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Terminally ill girl, 11, faces dying in agony in foster home after parents challenge doctors’ decision to withdraw pain relief (12 Pics)

Terminally ill Melody Driscoll winces in pain in an image which leaves her loving parents in tears.
The 11-year-old, who has cruel Rett Syndrome, can’t walk or talk and faces unbearable agony.
No one knows just how long the bubbly girl – befriended by pop superstar Ed Sheeran – has left.
And in a shattering blow, she could be taken from her parents and condemned to an agonising death in foster care.
Parents Karina and Nigel risk losing her after launching a legal battle over care at London’s King’s College Hospital.
The hospital is weaning Melody off morphine and steroids – which control her pain – because they could lead to fatal liver damage.
Karina, 35, is suing the hospital in a bid to force medics to give the drugs.
The couple fear the shock of withdrawing the medication could spark a cardiac arrest.
The mum – also battling for the right to have Melody back home – said: “This is the hardest decision I’ve had to make but I know I am doing right for Melody.
“Seeing her in pain is heartbreaking but the thought that the hospital could withdraw the pain relief and we could lose her to a foster family as well is unbearable.
"I won’t give up the fight for my daughter or for her quality of life.”
The couple from Croydon, South London, believe they should be able to make decisions over her end of life care.
They say their pleas have been ignored and they have been given no choice but to sue because they cannot watch Melody suffer any longer.
But social workers have issued a letter claiming they are unfit to care for Melody and asking them to instruct lawyers to defend their parental rights.
Karina continued: “Our brave girl, who we have fought for, for over 11 years, could end up dying in desperate pain, surrounded by strangers instead of her family all because we won’t stop fighting for her quality of life.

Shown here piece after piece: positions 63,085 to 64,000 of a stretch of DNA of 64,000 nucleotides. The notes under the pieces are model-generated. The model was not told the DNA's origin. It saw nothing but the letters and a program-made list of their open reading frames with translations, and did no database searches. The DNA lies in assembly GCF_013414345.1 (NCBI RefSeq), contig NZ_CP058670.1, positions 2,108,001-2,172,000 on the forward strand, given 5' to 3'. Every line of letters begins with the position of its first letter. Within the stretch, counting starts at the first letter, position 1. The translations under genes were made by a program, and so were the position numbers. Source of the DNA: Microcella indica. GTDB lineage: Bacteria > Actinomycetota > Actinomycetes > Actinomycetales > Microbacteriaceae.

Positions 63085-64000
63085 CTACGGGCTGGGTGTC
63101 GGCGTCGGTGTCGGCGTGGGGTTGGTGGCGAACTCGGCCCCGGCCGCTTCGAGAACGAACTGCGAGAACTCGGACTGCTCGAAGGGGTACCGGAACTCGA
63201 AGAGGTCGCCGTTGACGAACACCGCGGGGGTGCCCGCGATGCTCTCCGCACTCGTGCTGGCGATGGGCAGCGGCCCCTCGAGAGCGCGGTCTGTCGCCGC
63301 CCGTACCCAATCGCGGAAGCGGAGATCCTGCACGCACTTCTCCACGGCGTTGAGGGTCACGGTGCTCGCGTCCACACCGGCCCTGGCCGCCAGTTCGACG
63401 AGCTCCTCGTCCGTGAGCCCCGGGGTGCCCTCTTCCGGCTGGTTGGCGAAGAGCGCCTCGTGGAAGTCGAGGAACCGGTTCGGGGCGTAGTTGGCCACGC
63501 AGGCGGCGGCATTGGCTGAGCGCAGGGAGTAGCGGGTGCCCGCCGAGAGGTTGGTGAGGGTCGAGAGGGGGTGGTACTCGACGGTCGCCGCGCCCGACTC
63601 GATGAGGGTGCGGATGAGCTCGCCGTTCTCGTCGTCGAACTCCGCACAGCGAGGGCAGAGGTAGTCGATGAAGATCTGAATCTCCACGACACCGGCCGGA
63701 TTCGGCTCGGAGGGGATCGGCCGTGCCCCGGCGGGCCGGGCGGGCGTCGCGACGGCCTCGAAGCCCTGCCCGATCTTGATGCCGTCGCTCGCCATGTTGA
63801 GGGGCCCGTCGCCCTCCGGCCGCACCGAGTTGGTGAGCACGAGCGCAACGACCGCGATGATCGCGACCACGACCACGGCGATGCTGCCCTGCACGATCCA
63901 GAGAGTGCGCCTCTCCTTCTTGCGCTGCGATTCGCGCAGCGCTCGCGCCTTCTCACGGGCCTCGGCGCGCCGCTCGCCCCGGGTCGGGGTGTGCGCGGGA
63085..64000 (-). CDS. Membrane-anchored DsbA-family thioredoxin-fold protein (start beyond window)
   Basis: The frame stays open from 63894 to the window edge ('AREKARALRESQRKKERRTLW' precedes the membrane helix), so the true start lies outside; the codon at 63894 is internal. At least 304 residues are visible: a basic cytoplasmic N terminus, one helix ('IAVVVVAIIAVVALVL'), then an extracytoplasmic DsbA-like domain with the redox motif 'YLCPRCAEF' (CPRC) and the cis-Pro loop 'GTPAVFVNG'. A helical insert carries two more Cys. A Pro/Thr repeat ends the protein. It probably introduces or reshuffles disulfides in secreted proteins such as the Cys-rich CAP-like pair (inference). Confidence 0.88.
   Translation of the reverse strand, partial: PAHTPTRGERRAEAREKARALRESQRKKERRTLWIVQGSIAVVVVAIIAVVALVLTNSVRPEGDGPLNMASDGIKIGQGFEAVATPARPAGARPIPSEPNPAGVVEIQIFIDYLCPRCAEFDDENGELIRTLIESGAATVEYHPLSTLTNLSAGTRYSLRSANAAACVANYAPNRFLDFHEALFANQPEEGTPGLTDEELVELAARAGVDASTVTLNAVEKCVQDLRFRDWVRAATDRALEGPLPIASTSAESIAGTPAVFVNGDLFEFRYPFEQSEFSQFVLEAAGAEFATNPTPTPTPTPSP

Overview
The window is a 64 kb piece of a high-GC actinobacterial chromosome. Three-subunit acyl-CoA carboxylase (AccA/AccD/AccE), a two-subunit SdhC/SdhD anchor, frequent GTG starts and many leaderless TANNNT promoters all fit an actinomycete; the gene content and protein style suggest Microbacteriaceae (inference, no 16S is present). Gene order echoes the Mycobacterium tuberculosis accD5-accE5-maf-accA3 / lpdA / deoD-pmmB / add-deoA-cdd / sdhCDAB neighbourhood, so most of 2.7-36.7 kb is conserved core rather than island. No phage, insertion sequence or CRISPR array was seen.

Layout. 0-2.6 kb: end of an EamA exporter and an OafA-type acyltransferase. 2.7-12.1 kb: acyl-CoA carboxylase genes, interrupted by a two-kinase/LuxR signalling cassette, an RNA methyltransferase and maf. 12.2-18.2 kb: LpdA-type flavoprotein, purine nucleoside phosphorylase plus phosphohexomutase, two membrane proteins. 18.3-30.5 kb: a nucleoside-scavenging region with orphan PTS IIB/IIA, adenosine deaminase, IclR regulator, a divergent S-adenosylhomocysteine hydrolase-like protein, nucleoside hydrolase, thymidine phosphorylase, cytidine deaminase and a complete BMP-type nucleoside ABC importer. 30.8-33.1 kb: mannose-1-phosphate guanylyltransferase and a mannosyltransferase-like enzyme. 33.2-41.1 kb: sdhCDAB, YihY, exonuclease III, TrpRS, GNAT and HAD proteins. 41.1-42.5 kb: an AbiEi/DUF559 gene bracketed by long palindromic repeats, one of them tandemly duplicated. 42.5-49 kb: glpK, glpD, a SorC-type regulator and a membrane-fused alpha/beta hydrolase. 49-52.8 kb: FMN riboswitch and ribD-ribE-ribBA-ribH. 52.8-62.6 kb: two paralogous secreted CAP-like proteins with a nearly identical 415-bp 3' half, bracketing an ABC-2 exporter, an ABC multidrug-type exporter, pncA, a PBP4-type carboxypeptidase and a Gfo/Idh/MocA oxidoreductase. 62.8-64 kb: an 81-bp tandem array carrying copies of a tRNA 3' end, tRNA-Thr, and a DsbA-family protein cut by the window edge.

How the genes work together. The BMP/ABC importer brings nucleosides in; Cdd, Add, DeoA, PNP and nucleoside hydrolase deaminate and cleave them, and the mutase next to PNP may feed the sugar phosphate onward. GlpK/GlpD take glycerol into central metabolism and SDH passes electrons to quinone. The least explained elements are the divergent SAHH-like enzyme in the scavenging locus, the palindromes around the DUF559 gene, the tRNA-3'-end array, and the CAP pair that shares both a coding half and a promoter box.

“I know these drugs might make Melody die sooner but she’s already terminally ill so we are going to lose her – we know that

“We want as much time with her as we can, but understand that should be about quality, not quantity. I’d rather have one more year with Melody where she was not in pain, than five years of watching her like this. How can we be called unfit parents for fighting for that?”
When the Sunday Mirror visited the family at home, Karina and Nigel, 46, broke down as they showed us a video of Melody in the throes of a pain episode.
Heart-shaped medical tape holds tubes to her cheek.
The couple astonishingly claim that medics have said their daughter is not in agony, but simply badly behaved.
They have now enlisted the help of Charles Da Silva, the lawyer who acted for the parents of baby Charlie Gard , and hope to crowdfund the £50,000 legal bill.
Charlie died last July, aged 11 months, after his parents lost a legal wrangle with Great Ormond Street Hospital .
Karina went on: “Every night, I come home from hospital and sob myself to sleep because I can’t bear to see her suffer. And the idea of her being taken into foster care has almost broken us.
“Her family is all she has, we are her only comfort. If she’s sent to live with strangers, she’ll spend every day in agony until she dies. How could I forgive myself if I let this happen?
“Melody can’t speak, so we are her voice. As she screams, she points to her stomach, as if to say: ‘Why aren’t you helping me, Mum?’ It’s absolutely heartbreaking. It’s destroying our family and we’re struggling to go on.”
Karina, also mum to Adam, 14, Joshua, five, Logan, three, and nine-week-old Kobi, feared for Melody when she ­struggled to feed as a baby.